Formal complaint concerning the use of the name "System Settings"

Thomas L├╝bking thomas.luebking at gmail.com
Tue Jul 26 21:31:39 BST 2011


Am Tue, 26 Jul 2011 21:53:48 +0200
schrieb Ambroz Bizjak <ambrop7 at gmail.com>:

> Hi Thomas,
> 
> I hope you are aware that my proposal is a technical solution and not
> a social one.
No, it's probably not - see end of mail.

> If the problem is "two things from different DEs have the same name",
> then a direct solution to the problem is "make the names different".
No, the solution of ambiguity is disambiguation - not adding more
strings which could easily end up as ambigious.

Again: the .desktop files already contain various identifying
attributes.
a) name
b) generic name
c) executable
d) description
e) (icon, but we'll leave that out)

Whether your representation prefers the generic or non generic name is
matter of pers. pref. but you can detect a clash and resolve it by
adding more info. LLOD is the binary executable (in doubt including
path & parameters) since that /has/ to differ for different entries.

> And I have proposed a mechanism for doing exactly that, and doing it
> in a simple an intuitive way.
By adding an extra key for every possible DE...

> Moreover, the mechanism is really generic as it would apply to all
> keys in a .desktop file, not only a Name, so you can't ever claim that
> it's a hack.
a) how does that make/resolve it being a hack?
b) where did I imply it was?
 
> > If an application has a different name under different DEs, that's
> > not "abuse" but error by design (sorry, i don't mean to be
> > offensive)
> Just no. It's abuse by the application author.
So having different names on different DEs is not the intention of your
approach (then why do you?) but abuse by the application author (where
you drop accidents by the author/the translators...)

> except for the very few specific cases where disambiguation is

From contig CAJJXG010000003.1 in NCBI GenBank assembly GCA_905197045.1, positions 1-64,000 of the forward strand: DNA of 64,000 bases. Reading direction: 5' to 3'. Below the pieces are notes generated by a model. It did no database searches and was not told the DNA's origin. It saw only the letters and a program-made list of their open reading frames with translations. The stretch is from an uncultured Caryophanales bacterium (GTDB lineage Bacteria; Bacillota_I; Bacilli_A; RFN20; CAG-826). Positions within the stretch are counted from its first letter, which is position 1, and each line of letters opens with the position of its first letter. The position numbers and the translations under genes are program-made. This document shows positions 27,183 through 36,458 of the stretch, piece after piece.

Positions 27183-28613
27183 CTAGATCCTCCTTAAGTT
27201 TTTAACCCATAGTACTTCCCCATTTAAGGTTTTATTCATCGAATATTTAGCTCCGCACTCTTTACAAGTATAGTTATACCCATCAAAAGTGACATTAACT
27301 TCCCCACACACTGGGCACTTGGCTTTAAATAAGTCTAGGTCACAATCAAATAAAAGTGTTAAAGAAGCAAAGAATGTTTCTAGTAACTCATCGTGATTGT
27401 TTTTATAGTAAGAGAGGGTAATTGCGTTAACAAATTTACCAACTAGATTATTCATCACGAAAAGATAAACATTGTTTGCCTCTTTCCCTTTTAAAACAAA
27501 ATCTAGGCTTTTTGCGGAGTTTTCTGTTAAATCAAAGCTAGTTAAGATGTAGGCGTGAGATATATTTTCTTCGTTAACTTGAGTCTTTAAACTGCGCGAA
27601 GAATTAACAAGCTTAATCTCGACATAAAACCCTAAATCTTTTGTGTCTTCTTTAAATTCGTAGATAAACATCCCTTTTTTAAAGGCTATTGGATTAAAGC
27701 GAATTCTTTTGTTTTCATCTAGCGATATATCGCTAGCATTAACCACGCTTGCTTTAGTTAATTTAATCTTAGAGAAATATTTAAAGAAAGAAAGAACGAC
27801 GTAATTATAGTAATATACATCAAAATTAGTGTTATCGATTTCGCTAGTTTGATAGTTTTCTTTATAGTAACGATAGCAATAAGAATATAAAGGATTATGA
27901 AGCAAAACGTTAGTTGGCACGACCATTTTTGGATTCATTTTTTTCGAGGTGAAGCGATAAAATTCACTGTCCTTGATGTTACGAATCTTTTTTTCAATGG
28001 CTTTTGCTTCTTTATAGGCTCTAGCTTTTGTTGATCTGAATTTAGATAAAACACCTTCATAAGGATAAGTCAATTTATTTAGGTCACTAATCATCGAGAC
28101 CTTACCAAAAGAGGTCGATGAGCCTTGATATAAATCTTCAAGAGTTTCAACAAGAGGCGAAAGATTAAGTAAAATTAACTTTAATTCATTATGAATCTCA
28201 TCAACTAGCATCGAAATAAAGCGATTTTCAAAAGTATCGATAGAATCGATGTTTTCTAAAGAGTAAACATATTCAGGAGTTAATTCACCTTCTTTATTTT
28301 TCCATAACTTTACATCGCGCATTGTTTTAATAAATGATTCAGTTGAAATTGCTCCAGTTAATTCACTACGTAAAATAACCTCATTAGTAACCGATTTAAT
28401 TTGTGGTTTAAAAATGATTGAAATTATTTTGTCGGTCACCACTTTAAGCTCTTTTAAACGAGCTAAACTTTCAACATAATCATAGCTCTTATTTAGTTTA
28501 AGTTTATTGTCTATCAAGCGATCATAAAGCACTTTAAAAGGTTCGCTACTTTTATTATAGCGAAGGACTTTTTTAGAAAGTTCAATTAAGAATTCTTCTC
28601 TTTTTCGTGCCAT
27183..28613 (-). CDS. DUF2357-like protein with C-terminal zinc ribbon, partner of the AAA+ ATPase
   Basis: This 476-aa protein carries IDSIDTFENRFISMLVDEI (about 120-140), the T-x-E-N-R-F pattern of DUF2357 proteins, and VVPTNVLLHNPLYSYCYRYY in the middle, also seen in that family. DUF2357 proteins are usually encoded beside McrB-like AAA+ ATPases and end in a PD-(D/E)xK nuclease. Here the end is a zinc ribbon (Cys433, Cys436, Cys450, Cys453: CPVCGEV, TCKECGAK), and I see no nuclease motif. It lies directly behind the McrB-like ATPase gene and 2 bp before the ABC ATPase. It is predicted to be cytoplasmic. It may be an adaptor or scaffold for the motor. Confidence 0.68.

> required.
Ans this is what i'm discussing. I didn't think of
developers/translators deliberately confusing users at all.

> > > This doesn't solve the original problem.
> > Yes it does. They will certainly not share the same binary name or
> > we've a _real_ problem. (Or not, since there will be only one target
> > for the application link anyway ;-)
> I'm not too sure what solution you're arguing here for, but I believe
> that if you looked at this specific case (in particular the .dekstop
> files) with a little more detail you would realize you're talking
> nonsense.
So you imply that (in this particular case) the gnome application and
the KDE application share the exact same binary executable path as
well as each and every other identifying attribute?

Well, as mentioned before there is then no problem at all, since the
user will run the very same application regardless of which icon (of
that only one should exist anyway) he clicks. (of course the new problem
would be that installing gnome would wipe parts of KDE...)

Otherwise i am not talking nonsense at all.

> I'm pretty sure all the translators problems would be solved by
> mailing all translators something like:
> ...
> My proposal does not provide a mechanism for detecting clashes, only
> one for resolving them. I'm sure that with a little attention from
> application developers and listening to users, relevant clashes will
> quickly be detected (as was the System Settings case).

You call that "technical" and "not social"?
Your approach relies on perfect communication _before_ a clashing
release. That sounds more like "unrealistic" than "generic". Sorry.

You'll at best be able to resolve risen clashes.
And in a quite workload causing way - systemsetting would eg. require
an "KDE System Settings" entry for _every_ desktop but KDE (and the "no
desktop variant", just like the gnome variant required "Gnome System
Settings" for every desktop but GNOME to prevent clashes) what could
the ppl. you want to put this load onto (not me ;-) call it
actually inferior to Mark's solution - which can not detect and
effectively avoid clashes for sure but at least scales much better.

Thomas




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